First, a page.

Inside USDOT’s Campaign Against Drugged Driving
February 23, 2018|Greg Rogers
February 23, 2018
It has long been understood that there are three main factors that lead to most traffic deaths: alcohol, speeding, and not wearing a seatbelt. But as more states begin to allow medical and recreational marijuana use, and the opioid epidemic continues to devastate many American communities, a fourth category has emerged: driving under the influence of drugs (DUID).
According to a report from Governors Highway Safety Association and the Foundation for Advancing Alcohol Responsibility, alcohol was present in 37 percent of fatal collisions in 2015. Surprisingly, drugs (illegal and prescription) were found to be involved in even more traffic fatalities: 43 percent.
Out of those cases, marijuana was the most frequently detected drug in fatally injured drivers’ bloodstreams.
(Asst. Editor’s note: DUID, in case there was any doubt, is against the law in all 50 states and Washington, D.C.)
This countrywide issue led the National Highway and Traffic Safety Administration (NHTSA) to launch its Drugged Driving Initiative last month under Deputy Administrator Heidi King. The initiative seeks to address issues that are unique to drugged driving, which is much more difficult to detect than behaviors like drunk driving, speeding, and not wearing a seat belt.
Unlike the three aforementioned factors, it is difficult to both visually identify and test for DUID.
The swerving motions of drunk drivers, for example, are a dead giveaway; spotting someone without a seatbelt is hardly difficult; and law enforcement officers have been catching and ticketing speeders since 1899. But drivers under the influence of marijuana or opioids may not exhibit the same behaviors.
Even after a driver is pulled over, there is not yet a reliable or quick method for law enforcement to test for drugs. Marijuana use, for example, does not easily lend itself to tests of recent use. Universities like Stanford have been researching methods for immediate detection of marijuana by testing saliva, dubbed the “potalyzer”.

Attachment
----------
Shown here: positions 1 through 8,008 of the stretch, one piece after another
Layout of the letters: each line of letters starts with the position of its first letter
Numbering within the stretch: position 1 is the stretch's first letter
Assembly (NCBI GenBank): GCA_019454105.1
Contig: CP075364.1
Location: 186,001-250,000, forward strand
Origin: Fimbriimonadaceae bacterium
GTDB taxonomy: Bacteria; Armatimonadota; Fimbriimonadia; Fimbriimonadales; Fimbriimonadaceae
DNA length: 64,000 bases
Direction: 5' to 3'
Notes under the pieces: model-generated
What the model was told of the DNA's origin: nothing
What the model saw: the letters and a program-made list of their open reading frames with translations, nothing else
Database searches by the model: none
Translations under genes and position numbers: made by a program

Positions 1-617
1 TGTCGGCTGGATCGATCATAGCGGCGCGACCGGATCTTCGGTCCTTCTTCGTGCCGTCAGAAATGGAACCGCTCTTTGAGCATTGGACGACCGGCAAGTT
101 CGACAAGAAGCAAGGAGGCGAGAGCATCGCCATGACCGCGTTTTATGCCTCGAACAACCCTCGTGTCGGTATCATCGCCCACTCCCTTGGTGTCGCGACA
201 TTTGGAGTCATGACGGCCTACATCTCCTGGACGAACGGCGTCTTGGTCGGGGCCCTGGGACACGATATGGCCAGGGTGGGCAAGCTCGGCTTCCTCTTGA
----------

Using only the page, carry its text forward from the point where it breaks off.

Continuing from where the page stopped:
While saliva tests for marijuana and other drugs have the potential to be as prevalent and accurate as breathalyzers are now, they have been criticized for having wide detection windows that may cause a person to test positive even if they are not under the influence at the time.
Blood and urine testing are not an option for roadside tests either, for a wide range of logistical and privacy reasons. Even if blood testing were an option, THC (the main psychoactive component in marijuana) is unlike alcohol in that it can stay in the bloodstream for days after consumption, well after its effects have worn off. Complicating issues further, recent studies have shown that there is no correlation between impairment and blood THC levels. A heavy marijuana user could test positive for THC in their bloodstream even if they were not intoxicated while driving.
As a result, saliva tests appear to be the best solution for the time being. Law enforcement agencies in Michigan and California are now starting to use saliva tests for drugs including marijuana, opiates, and cocaine.
But detection is just one piece of the puzzle. Law enforcement cannot catch every person who gets behind the wheel while under the influence of drugs – but NHTSA can work with government and advocacy partners to influence public perception of drugged driving and the risks involved.
To a large extent, building social pressure has already worked to reduce drunk driving, thanks to the efforts of Mothers Against Drunk Driving (MADD) and safety advocates since the 1980s.
But the focus on driving under the influence has largely centered on alcohol – with a lesser focus on drugs. Making matters worse, drugged driving historically has not garnered nearly as much attention as drunk driving among research institutions. The effects of marijuana and opioids on the human body itself have been studied for decades, but researchers are now working to close the gap in research about how they actually impact one’s ability to drive.
For this reason, USDOT’s initiative will review best practices for detecting drugged driving – and how to prevent it from happening in the first place. Since there is not a widely agreed-upon method for detecting whether a driver is under the influence, USDOT will conduct research of roadside screening methods in order to inform how law enforcement agencies can respond to, and reduce, drugged driving.
NHTSA maintains a resource page for drugged driving on its website, and the next step in this initiative will begin with a summit on March 15. Since there are so many unanswered questions about drug use and driving, the summit will explore opportunities and methods to prevent DUID.
The agency has called on a wide range of stakeholders to contribute to the effort, including representatives of the safety community, state/local policymakers, and industry.